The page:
The candidates also weighed in on alternative policing methods. According to Police Department data, officers detained 238 people between January and June of this year, nearly 86% for traffic violations. Of those stopped, 18% were identified as Latino, though Tiburon’s racial makeup is just 6% Latino. About 5.7% of those stopped were Black, with Black people making up just 0.2% of Tiburon’s population, according to the U.S. Census Bureau.
Nikfar stressed the importance of treating everyone with respect, saying residents put their faith in the department as public servants to do right and keep the community safe. But he also acknowledged his own experiences with discrimination based on the color of his skin.
“We’ve got to trust in the law enforcement that we’ve put in charge to make sure that we’re safe,” Nikfar said. “But also, it’s incredibly important that everyone treats each other with respect, and we educate each other … on how to do that.”
Cho said the town needed to support “the best policing that we can.”
“I think — now that we’re fully staffed with a diverse team of officers and support staff — that we need to work with what we have right now because we’re very lucky,” she said.
Both candidates back preservation of open space
Nikfar and Cho shared similar sentiments supporting current efforts to preserve the 110-acre Martha property on the Tiburon ridge as open space.
Landowner the Martha Co. has agreed to sell the property for $42.1 million to the nonprofit Trust for Public Land, which in turn will sell it to the county for $26.1 million.
The county’s share will come primarily from the proceeds of Measure M, a $335 annual parcel tax levied on residents of Belvedere and Tiburon south of Trestle Glen Boulevard. The Trust for Public Land plans to fundraise to close the gap, and Tiburon pledged a $1-million contribution toward that effort in November.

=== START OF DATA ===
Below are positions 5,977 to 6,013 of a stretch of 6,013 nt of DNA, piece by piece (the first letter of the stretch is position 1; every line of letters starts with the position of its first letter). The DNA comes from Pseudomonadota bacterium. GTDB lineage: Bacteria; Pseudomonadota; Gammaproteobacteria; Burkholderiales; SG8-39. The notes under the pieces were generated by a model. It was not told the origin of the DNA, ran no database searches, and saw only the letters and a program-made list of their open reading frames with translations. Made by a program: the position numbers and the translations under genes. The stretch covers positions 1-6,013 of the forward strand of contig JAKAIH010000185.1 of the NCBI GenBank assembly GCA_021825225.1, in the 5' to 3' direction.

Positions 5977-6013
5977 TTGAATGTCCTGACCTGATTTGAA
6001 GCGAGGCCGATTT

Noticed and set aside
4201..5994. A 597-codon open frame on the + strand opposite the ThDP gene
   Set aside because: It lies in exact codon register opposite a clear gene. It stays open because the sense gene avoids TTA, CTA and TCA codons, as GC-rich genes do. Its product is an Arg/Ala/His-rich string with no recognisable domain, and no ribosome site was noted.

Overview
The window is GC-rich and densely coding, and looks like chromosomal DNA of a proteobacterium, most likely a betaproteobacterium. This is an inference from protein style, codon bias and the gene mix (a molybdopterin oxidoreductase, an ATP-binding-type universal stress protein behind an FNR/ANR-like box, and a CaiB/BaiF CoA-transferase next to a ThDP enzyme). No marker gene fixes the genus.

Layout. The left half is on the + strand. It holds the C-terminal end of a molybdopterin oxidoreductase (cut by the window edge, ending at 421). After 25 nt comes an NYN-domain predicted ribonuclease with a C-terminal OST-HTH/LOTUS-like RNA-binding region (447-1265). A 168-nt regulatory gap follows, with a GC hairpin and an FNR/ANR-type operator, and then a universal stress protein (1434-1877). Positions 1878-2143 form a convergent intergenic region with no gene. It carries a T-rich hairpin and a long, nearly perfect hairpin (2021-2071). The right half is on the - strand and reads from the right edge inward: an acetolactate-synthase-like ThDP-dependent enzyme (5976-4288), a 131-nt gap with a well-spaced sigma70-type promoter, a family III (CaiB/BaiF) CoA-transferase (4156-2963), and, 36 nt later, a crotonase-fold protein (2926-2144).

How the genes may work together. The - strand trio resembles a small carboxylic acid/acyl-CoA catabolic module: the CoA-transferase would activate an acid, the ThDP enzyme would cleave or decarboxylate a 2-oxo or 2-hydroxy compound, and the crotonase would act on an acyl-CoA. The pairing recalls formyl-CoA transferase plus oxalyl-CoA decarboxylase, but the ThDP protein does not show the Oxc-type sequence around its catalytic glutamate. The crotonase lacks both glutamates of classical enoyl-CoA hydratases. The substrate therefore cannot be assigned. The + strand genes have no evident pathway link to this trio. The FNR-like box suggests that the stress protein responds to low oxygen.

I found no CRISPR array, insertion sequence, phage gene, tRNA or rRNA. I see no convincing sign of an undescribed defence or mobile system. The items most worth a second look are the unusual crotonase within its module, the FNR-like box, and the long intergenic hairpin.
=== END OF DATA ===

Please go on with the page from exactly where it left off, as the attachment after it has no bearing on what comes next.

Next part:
“I fully support any and everything to keep the Martha property as open space so that it’s beautiful for everyone,” Cho said.
Nikfar mentioned “looking at any and all avenues” to close the fundraising gap, including the town possibly making another contribution. He noted his experience on the parks board as evidence of his passion for maintaining open space in town.
Commitment to combating climate change
Both candidates said fighting climate change should be a priority and spoke about disaster preparedness.
Nikfar cited electrification as one of the major actions Tiburon can take, as well as looking at different recycling programs. The Town Council earlier approved mandatory all-electric construction in new and remodeled homes — as well as electric-vehicle infrastructure at all buildings — a key goal of the town’s Climate Action Plan, which sets a goal of reducing emissions to 50% below 1990 levels by 2030.
Nikfar also said it’s important for the town to prepare for the effects of climate change and natural disasters. He suggested reinvigorating neighborhood efforts to build disaster prep groups.
“I would say if your neighborhood doesn’t have something like that, that maybe that’s something that we as a town should be helping with and helping organize these neighborhoods,” Nikfar said.
Cho acknowledged the dangers of wildfires and sea-level rise in the community, saying that the town needs “to be quite aware of and understand what the eventual result will be possibly by the year 2050, if not sooner.”
One way to prepare for wildfires is by undergrounding overhead cables, Cho said, acknowledging some neighborhoods have initiated their own efforts to do so but others have not.